BLITZER: Sounds good. We'll be watching.

DOBBS: Thank you, Wolf.

BLITZER: Good to be in New York with you Lou. Thanks very much.

And Jack Cafferty is also raising questions over those electronic voting machines made by a foreign company. Much more on that. Stay with us, we'll be right back.


BLITZER: Let's check back with Jack Cafferty, he's here with The Cafferty File. Jack?

CAFFERTY: Wolf, the federal government is investigating the takeover of one of the leading makers of electronic voting machines, Sequoia Voting Systems, by a company that's been linked to the government of Venezuela's Hugo Chavez. The question is how concerned are you that some of our electronic voting machines are owned by a foreign company? You wonder what country we're in any more. Here's some of the email. Holly writes from Toledo, Ohio, "Jack, I was worried before you ever got to Hugo Chavez. I voted on paper at the counter down at the local board of elections. It was worth the $2 parking fee just to know that someone, somewhere, will have to either count or physically get rid of my vote. It won't just disappear into the circuitry of a machine programmed to do who knows what."

Michael in Glendale, Massachusetts, "I'm deeply concerned that our electronic voting machines are owned by a foreign company. Only American citizens should have the opportunity to rig our elections." Jeanette writes, "I'm not sure which is more revolting, the machines owned by "We'll deliver Ohio" Diebold, or "Bush is Satan" Chavez. I may have mangled the quotes but no more than Diebold may have already mangled our last elections. Foreign interests should have no standing in our election processes, but neither should partisan interests." Timothy in Shawnee, Kansas, "Our government supports shipping all the jobs overseas, so why not our votes as well?" Dan in Ontario, "Frankly, Americans should be more concerned if the machines were owned by the state of Florida." W.E. writes from Las Vegas, "Well, if Hugo Chavez is elected to the Senate from Florida or president of the United States in 2008, then I think people might get somewhat concerned." If you didn't see your e-mail here, you can go to, where you can read more of these online. It's just like the twilight zone.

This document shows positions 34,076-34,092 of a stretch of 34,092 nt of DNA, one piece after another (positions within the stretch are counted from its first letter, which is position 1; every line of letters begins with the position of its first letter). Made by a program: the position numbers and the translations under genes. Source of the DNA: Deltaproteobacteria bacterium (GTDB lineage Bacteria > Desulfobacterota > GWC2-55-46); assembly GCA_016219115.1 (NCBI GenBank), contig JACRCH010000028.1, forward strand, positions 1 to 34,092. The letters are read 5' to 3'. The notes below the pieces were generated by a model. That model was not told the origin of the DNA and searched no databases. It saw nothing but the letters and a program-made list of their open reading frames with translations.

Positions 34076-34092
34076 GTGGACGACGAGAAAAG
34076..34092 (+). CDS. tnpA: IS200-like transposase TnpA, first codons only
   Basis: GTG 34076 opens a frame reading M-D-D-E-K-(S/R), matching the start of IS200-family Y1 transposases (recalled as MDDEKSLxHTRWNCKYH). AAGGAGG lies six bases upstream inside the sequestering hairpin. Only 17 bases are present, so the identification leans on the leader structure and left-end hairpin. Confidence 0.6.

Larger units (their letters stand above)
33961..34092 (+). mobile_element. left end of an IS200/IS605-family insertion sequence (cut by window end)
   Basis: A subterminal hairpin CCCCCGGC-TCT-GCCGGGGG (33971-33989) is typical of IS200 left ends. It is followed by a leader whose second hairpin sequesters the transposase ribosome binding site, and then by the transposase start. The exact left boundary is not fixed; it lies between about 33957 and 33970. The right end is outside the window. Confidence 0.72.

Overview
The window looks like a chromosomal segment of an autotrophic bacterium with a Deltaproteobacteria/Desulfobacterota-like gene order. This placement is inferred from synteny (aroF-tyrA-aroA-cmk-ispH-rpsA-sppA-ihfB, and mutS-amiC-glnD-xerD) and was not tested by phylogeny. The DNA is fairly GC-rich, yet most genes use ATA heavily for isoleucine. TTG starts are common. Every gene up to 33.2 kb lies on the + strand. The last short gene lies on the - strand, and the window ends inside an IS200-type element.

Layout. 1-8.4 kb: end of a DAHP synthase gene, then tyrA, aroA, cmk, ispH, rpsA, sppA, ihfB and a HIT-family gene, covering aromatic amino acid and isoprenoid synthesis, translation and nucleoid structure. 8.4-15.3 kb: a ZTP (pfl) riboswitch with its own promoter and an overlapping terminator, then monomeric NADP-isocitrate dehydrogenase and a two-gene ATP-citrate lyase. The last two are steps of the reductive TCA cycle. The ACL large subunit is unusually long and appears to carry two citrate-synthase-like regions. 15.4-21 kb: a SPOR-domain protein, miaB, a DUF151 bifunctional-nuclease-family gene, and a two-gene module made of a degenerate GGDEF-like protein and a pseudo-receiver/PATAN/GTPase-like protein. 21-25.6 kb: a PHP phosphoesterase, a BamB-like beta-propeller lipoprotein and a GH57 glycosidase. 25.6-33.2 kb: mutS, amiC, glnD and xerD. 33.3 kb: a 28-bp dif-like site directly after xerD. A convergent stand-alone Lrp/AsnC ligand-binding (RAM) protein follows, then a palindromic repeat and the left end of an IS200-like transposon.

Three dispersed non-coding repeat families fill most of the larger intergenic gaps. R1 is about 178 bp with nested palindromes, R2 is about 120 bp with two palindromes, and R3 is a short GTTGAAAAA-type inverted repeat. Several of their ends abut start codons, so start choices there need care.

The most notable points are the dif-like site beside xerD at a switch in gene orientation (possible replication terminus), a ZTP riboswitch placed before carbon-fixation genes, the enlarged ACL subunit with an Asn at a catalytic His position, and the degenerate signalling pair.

BLITZER: Here is the good news. We have two more hours of THE SITUATION ROOM, tonight we're going to be on at 7:00 and at 8:00. Paula Zahn will be joining us and Jack you're going to be here until 9:00 tonight as well.

CAFFERTY: It's like an acid flashback.

BLITZER: This is going to be excellent.

CAFFERTY: You love this, right, four hours of SITUATION. You're up for it, you're ready.

BLITZER: Are you kidding, that's what we do. THE SITUATION ROOM table here.

CAFFERTY: It's like a telethon without a disease.

BLITZER: Jack, see you in an hour, we're going to have much more. Coming up, 7:00 p.m. eastern for two hours with Paula. Let's go to Lou Dobbs, he's standing by here in New York. Lou?